Law is not sacrosanct and its imperfections must always be overridden by a higher sense of justice. The Crown Prosecution Service (CPS) is the UK Government’s gatekeeper of which alleged crimes get to go to court and which do not. The CPS would argue that its legal advisers do their utmost to interpret the law the best they can. But politics invariably get in the way and this is manifestly clear with regard to certain high profile cases – that of Lord Janner, Julian Assange and now the infamous spycops/sex scandal. The latter saw the Metropolitan Police issue a written and televised apology to eight women who were victims of undercover policing. The CPS’s earlier decision not to prosecute the officers involved, or their supervisors, was a gross act of injustice – and we have covered this earlier, though the CPS ruling needs unpicking further, not only because there may be other women victims of abuse by these particular undercover officers, but also because there are many more – at least 1200 (this figure excludes Scotland and Northern Ireland) – undercover cops yet to be exposed. A forensic examination of the CPS ruling is given in section ‘B’ below.
In the meantime, here are just two more undercover operators who infiltrated political protest groups…
Mercer, was actively involved with environmental and animal rights campaigns in Nottingham, including Nottingham Against Incineration and Landfill (NAIL). Mercer was involved in groups in Nottingham in the period 2002-2007. Mercer was publicly exposed for his role in spying on anti-arms trade campaigners, Campaign Against the Arms Trade (CAAT) in 2007. His contract for the operation was finalised through a private security company – Global Open. More…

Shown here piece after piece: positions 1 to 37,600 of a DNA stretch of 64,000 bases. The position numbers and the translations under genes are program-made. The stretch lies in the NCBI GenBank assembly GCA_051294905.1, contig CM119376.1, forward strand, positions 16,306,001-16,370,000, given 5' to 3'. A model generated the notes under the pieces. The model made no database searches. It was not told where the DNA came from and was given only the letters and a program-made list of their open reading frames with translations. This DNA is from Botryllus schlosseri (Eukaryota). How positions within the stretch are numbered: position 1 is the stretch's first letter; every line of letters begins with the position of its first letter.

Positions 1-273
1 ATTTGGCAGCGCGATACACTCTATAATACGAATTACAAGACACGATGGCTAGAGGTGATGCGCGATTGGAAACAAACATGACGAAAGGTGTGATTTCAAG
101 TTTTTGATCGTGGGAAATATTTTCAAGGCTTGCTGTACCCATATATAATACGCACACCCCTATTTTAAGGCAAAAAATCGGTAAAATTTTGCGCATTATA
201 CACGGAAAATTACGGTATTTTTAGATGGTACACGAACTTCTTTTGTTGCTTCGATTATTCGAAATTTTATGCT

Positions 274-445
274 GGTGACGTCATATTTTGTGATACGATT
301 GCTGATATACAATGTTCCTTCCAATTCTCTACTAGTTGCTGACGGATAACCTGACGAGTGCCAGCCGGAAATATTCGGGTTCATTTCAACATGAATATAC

Mark Cassidy walked into the Colin Roach Centre in Hackney early in 1995. Within weeks he had thrown himself into virtually every area of the centre’s political life and quickly began writing for our internal bulletin and that quarterly magazine sold to the public. As the owner of a van he could also be relied upon to transport people and equipment to meetings and ensure they got home safely afterwards. Always polite and happy to help out he soon became well liked and respected. More…
A. Over 1200 spycops: the unanswered questions:
According to Her Majesty’s Inspectorate of Constabulary (HMIC) there were 3,466 undercover operations in England and Wales between October 2009 and September 2013 alone and that at the most recent count, 1,229 officers in 39 units were trained as undercover officers.
There are many unanswered questions. For example, how many undercover officers are involved in monitoring political protesters or protest groups? Also, how many were or are involved in sexual relationships with targets in order to elicit information? Given the recent apology by the Metropolitan Police regarding the behaviour of undercover police officer, it is imperative that these and many other questions are answered.
Or as the Campaign Opposing Police Surveillance (COPS) puts it: “How many other women were similarly abused? How many other children searching for their fathers are doomed to failure because it’s a name a police officer made up or stole from a dead child? How many campaigns were stymied? What other outrages have occurred that none of the known officers committed? At least 500 groups and uncountable thousands of individuals were spied on. They all have a right to know.”
B. The CPS and political interventions:
The CPS is no stranger to controversy. As well as the spycops/sex scandal (see below) other notable cases of political intervention/manipulation include that concerning Wikileaks editor-in-chief Julian Assange and that of the Labour peer, Lord Janner.